Mustardy Vinaigrette Potatoes

5 medium red potatoes, chopped into bite-sized chunks
1/2 red onion, chopped
2 Tbsp olive oil
2 Tbsp apple cider vinegar
2 Tbsp German-style mustard
2 tsp sugar or 4 drops stevia
1 tsp dried parsley
1/2 tsp dried or 2 tsp fresh thyme
1/2 tsp coarse or flaked sea salt (like Maldon)
freshly ground pepper to taste

Wash and chop the potatoes …

… and the onion.

Boil the potatoes until fork-tender …

… then drain and rinse under cold water to stop the cooking process.

Whisk together the remaining ingredients in a small bowl.

Put the cooked potatoes and the chopped onions into a bowl …

… and toss with the dressing.

Serve warm, room temperature, or cool.

For a protein, I made an improvised tempeh thing. I cut the tempeh in half, then cut each half into two slabs like this:

Then I whisked together a tablespoon of German mustard, a half tablespoon of soy sauce or Braggs liquid aminos, and a teaspoon of apple cider vinegar.

I brushed both sides of each tempeh slab with the mixture, then fried on both sides until golden:

I topped each slab with a slice of vegan “cheese” (I used the swiss uncheese recipe from The Uncheese Cookbook). I also put a dab of habanero sauce on each slice.

This photo is blurry, but I wanted you to see that when I removed the tempeh I was a little worried that the uncheese was setting up and baking instead of melting:

But I smeared it around with a spatula, mixing the hot sauce in, and all was well:

I tried heating up the sauerkraut to serve it warm, but decided it tasted much better cold, which meant it was raw and probably even healthier. Mark made a sandwich out of the tempeh and sauerkraut and some rye bread; I served mine without bread. Mark’s meal was probably a little better, though, because the tempeh was a little dry: smooshing it together with the sauerkraut probably improved it. What Mark had, therefore, was a super-healthy reuben, minus the fattening Thousand Island sauce!

As promised/threatened, I have some travel photos. Mark’s mom arranged a salt marsh tour for us and it was rife with photo ops. This is the Morris Island lighthouse.

There were a lot of birds on the island we stopped to explore. This guy didn’t budge regardless how close I got to him and had what I thought was a funny expression on his face.

My college roommate’s father was an artist who named all his works “Sentinel”. I named this photo “Sentinels” in his honor.

This guy left his post:

This one is facing the wrong way!

This one is a loner. I identify with him.

These pelicans didn’t let me disturb their wading.

I’ve mentioned before that I’m from Baltimore and that the single non-vegan thing I probably miss most is steamed crabs covered in Old Bay. As you buy bushels of crabs still alive in order to steam them, I’ve seen plenty of living crabs. My uncle thought it was amusing to chase me around the house with them during family crab feasts after I went vegetarian. However, I’m used to the appearance of Maryland blue crabs. We saw what I’ve identified as ghost crabs, which look quite different, scuttling around the island:

He ran away from me – sideways of course! – as fast as he possibly could (which is quite fast), but he needn’t have worried because I haven’t eaten a crab in more than 20 years!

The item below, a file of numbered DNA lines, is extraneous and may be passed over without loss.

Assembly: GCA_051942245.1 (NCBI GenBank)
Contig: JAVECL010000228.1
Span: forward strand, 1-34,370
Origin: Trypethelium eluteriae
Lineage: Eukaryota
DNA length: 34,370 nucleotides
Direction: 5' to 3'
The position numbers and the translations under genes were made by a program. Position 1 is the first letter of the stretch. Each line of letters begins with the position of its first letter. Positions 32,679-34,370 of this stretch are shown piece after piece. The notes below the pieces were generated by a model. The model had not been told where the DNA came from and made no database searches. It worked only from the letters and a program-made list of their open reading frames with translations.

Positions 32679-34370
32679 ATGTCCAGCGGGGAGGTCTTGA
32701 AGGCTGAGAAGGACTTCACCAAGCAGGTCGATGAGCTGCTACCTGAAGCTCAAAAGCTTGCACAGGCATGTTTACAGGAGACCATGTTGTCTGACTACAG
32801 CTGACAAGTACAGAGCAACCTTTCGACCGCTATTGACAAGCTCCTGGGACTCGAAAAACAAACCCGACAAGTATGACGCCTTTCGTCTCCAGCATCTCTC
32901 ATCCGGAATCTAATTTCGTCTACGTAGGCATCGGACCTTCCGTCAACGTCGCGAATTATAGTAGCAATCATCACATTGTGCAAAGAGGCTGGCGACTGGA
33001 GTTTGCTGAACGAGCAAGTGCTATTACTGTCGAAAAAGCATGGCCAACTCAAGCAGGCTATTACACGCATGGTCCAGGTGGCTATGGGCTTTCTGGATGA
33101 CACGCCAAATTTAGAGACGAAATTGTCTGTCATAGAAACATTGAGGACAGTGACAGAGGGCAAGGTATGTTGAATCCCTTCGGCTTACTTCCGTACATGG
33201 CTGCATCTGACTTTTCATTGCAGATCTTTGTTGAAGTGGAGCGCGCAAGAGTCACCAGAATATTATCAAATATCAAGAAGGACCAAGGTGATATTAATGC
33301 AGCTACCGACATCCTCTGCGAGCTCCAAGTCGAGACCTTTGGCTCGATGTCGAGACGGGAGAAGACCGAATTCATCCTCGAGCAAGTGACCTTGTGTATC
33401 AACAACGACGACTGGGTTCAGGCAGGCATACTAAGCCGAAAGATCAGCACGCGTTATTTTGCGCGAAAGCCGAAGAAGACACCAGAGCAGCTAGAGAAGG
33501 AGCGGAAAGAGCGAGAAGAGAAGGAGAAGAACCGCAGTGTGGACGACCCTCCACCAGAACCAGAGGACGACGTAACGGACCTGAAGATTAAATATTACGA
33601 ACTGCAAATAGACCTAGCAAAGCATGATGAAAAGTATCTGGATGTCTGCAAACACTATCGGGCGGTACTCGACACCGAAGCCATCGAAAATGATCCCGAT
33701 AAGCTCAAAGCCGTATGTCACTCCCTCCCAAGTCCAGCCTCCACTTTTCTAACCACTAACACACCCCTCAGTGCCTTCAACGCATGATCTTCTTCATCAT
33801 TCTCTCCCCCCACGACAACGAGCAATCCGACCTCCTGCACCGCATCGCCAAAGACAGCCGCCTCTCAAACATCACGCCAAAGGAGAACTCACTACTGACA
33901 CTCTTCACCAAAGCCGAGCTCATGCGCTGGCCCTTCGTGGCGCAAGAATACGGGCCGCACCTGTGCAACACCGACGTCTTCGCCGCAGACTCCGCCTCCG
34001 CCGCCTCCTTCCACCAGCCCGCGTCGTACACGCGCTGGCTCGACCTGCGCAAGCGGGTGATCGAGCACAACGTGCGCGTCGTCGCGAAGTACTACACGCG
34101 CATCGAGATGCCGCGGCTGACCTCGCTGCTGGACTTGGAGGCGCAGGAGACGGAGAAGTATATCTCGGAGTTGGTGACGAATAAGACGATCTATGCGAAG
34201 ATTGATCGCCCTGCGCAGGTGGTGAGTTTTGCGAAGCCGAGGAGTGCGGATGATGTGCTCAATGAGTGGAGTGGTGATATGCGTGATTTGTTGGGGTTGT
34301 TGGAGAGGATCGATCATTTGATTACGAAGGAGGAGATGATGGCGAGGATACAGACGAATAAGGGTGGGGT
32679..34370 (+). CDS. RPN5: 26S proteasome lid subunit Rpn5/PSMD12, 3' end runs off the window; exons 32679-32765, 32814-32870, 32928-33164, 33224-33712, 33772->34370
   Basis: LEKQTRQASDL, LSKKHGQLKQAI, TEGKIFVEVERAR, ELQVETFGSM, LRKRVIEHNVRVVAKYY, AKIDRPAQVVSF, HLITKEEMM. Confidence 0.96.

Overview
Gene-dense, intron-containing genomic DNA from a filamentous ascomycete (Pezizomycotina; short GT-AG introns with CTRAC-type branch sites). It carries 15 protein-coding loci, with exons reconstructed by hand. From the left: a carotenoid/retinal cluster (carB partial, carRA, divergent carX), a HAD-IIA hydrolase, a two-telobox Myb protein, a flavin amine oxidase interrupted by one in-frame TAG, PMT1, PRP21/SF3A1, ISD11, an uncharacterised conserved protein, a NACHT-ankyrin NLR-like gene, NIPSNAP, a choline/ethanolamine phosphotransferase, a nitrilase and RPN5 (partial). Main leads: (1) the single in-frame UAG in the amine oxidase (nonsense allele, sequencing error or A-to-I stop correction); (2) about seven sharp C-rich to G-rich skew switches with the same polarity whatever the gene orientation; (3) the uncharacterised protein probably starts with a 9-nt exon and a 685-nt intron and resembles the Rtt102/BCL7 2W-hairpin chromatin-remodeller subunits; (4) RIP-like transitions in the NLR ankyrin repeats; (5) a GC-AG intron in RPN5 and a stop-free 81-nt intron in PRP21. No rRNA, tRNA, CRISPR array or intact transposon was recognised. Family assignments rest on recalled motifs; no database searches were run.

I had another lesson in seafood on the boat tour as well. These are birds standing on oyster beds:

I never knew what oysters looked like in the wild. In fact, I’ve never even eaten an oyster and don’t even know what they look like on a plate!

The best part of the tour, though, was getting to see some dolphins just a few feet from the boat, and the captain kindly cut the engine for several minutes while I snapped away. It’s hard to get a picture of a dolphin, especially through a telephoto lens, because by the time you hear them surface and focus your camera, their faces are back in the water again and you have no idea (because the water is not clear) where they will resurface. Here’s what I managed to capture, though:

You can’t really tell from the photo, but the fin in front of the mama dolphin belongs to a baby!

And that’s how I spent my week at the beach: hanging out with dolphins, swimming in the ocean, reading, enjoying the company of Mark’s wonderful family, reading some more, and swimming some more. Pretty idyllic, really. It was sunny and hot in Charleston, and at an amazing 83 degrees, the ocean temperature was a good ten degrees warmer than the water in my pool when I left it. When I got home, I found the pool had actually also warmed to 83 degrees, which was nice. What was definitely NOT nice was that the filter broke while we were gone and my pool was a green, swampy – but finally temperate – mess. So while I thought I’d spend my transition day from vacation to work week poolside, what instead transpired is I spent an hour cleaning the pool, which I couldn’t get in, and then it rained and was overcast all day anyway. Yeah, hello, Virginia. Can’t say I missed you or your lousy excuse for a summer.

In happier news, however, Miss Brachtune missed the heck out of us. She hasn’t left my side for 24 hours. I’ve never seen a cat so incredibly happy to see a human being before. And she’s doing great! The cat sitter said she was a perfect angel when getting her sub-q fluids and she seems to have eaten pretty well, and she just looked healthy. So that was a relief! And now I guess I have to confront the fact that I need to be at work in 10 hours. I did realize today that thanks to the Fourth of July on Saturday, I have a 4-day work week – woo!